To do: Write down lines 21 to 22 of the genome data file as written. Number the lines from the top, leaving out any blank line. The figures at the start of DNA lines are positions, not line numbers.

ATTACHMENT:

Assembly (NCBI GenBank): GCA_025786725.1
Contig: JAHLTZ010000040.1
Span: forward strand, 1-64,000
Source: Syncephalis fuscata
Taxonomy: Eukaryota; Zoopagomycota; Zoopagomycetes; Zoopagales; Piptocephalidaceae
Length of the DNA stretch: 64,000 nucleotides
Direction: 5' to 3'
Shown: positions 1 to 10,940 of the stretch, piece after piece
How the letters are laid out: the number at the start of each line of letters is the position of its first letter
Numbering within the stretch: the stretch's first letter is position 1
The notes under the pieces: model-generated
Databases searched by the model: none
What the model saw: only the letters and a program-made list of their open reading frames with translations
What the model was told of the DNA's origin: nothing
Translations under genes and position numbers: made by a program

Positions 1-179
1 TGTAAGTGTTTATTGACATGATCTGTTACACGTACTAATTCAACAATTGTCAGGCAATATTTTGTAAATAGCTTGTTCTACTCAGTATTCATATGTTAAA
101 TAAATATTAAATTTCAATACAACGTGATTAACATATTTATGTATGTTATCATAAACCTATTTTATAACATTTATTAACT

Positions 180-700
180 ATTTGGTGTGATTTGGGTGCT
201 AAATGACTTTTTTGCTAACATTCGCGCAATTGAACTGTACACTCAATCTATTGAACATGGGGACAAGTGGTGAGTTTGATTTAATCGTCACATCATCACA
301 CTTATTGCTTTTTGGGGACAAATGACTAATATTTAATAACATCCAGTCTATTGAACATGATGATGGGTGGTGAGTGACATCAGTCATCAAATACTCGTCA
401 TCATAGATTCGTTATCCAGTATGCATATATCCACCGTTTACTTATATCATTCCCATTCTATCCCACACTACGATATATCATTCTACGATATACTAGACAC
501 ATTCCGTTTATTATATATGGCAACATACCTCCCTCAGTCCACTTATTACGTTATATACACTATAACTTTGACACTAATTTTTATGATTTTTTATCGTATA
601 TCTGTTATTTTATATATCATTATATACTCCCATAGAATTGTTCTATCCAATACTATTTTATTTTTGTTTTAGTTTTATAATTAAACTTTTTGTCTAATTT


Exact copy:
201 AAATGACTTTTTTGCTAACATTCGCGCAATTGAACTGTACACTCAATCTATTGAACATGGGGACAAGTGGTGAGTTTGATTTAATCGTCACATCATCACA
301 CTTATTGCTTTTTGGGGACAAATGACTAATATTTAATAACATCCAGTCTATTGAACATGATGATGGGTGGTGAGTGACATCAGTCATCAAATACTCGTCA